Wednesday, August 27, 2008

A Long Post

Hi Friends! Sorry I have been MIA for a while. These past week and a half has been a crazy whirlwind, and certainly been the best time since I arrived in country. I will do my best to recap and also section off this long entry for easy reading!

Yaounde

View of Yaounde from the top of Hilton


Right before all 36 of us go through the swearing-in ceremony to become real volunteers, we had to make a trip to Yaounde, the capital city, for some administrative businesses. After living in Bangante for months, going to Yaounde was a real treat! I for one, brought every single piece of clothing with me to throw in the one washer and dryer that exists in the volunteer house. The CASE(kaahze), volunteer transit house where we stayed is frat house meets summer camp! It's the first time we could all hang out 24 hours a day without having to go home for curfew. Other than washer and dryer, the CASE has other fabulous amenities such as hot shower, a ridiculous collection of DVDs and books. Yaounde, the capital city offers things like Sneakers/Twix bars, delicious Chinese food, milkshake, hamburgers, gigantic supermarkets and the like.

Girls just want to have fun!


One of my favorite days in Yaounde went like this: We got paid in the morning - three months salary + moving in allowance! Afterwards, David, Ehab and I went to a recommended Chinese restaurant and gorged ourselves in some insane amounts of food, including two desserts for me. The highlight of the meal was after I said, "omg, I really overdid this with two desserts, I can't eat anymore." and then I took another bite. Delicious food aside, the three of us had great conversations about everything. It's rare to hang out in small groups of three and I quite miss it. After the meal, we walked around town and found an Espresso House. We walked in and this place was more or less America, with posh seating and flat screen TVs. We had milkshakes (yes, after two desserts) and watched the Brazil-Argentina Olympic football match. The fabulous day continues when we got to this huge supermarket where I found an isle of Chinese food including Taiwanese ramen, soy sauce, sesame oil and the like!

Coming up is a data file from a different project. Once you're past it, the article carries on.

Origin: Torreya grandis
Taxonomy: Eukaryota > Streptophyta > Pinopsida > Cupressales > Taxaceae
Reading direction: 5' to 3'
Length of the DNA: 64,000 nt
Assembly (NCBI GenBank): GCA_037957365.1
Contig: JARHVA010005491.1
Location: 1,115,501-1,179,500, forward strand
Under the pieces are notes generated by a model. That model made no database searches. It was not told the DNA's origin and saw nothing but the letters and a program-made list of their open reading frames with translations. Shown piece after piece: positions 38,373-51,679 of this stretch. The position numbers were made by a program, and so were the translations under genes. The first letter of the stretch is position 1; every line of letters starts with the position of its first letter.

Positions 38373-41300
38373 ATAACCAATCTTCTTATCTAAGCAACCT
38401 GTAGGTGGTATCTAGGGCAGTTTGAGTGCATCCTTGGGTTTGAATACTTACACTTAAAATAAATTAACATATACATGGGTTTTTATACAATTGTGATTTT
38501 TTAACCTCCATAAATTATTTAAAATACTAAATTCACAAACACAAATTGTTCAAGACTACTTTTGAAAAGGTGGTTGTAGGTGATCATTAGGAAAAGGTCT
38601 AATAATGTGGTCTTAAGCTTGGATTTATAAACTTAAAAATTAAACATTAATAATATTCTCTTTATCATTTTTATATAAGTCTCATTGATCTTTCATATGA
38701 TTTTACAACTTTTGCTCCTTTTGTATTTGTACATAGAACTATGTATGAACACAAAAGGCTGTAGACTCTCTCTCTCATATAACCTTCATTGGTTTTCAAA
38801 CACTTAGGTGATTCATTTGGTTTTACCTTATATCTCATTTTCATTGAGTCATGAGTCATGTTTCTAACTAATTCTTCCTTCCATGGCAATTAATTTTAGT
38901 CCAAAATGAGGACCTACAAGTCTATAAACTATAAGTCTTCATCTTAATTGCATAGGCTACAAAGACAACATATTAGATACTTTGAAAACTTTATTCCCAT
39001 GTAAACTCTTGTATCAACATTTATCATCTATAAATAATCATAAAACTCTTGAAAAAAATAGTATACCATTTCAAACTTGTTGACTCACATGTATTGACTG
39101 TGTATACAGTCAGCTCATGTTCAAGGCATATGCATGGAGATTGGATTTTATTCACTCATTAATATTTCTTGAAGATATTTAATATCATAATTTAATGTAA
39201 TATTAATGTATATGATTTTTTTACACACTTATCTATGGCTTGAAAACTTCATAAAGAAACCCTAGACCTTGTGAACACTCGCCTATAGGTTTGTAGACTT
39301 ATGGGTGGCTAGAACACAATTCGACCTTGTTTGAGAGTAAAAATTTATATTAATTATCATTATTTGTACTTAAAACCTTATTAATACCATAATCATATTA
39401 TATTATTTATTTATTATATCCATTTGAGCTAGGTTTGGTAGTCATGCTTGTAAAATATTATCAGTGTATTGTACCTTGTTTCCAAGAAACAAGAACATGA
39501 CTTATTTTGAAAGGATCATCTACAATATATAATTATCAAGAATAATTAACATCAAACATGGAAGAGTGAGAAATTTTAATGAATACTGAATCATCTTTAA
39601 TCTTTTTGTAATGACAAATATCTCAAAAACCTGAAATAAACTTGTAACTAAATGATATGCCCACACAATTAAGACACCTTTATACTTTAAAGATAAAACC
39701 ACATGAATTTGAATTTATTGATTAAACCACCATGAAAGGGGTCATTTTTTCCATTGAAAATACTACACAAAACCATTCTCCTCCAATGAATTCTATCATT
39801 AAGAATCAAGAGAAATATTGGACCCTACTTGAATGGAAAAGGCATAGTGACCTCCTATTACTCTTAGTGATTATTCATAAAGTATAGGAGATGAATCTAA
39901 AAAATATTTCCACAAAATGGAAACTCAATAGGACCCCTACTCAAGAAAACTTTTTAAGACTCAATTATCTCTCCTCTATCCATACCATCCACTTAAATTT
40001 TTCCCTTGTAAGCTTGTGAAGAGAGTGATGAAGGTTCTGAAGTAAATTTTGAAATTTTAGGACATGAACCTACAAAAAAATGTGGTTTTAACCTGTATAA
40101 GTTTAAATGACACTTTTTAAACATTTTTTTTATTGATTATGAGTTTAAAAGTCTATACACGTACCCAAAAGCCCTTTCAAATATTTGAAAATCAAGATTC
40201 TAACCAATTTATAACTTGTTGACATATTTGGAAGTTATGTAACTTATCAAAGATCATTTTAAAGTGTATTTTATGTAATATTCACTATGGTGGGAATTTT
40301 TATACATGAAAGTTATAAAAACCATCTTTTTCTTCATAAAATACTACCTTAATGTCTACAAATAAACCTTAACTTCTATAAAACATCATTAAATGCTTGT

Another day, a group of us went to the Hilton hotel for its two-for-one happy hour. We all had a bit of culture shock riding the posh elevator and using the bathroom that's completed with toilet paper, soap and paper towel! The boys rocked out there mustache and sunglasses look, and the girls indulge in martinis (not as good, but good enough!). There was a piano there, and after one martini, I was rocking out on the piano with Trevor. I play much better with a little alcohol in my system! It was a lot of fun, and I quite miss the piano!

Siobhan getting very excited about the posh elevator!

How we miss those martinis!



The three days in Yaounde was really good time and a last hurrah for us to all be together before parting our separate ways. For the past week and a half, I've more or less spent all day everyday with people, yet I am not craving alone time. I think all the alone time that is ahead of me makes me cherish time with others as much as possible!

Swearing-in Ceremony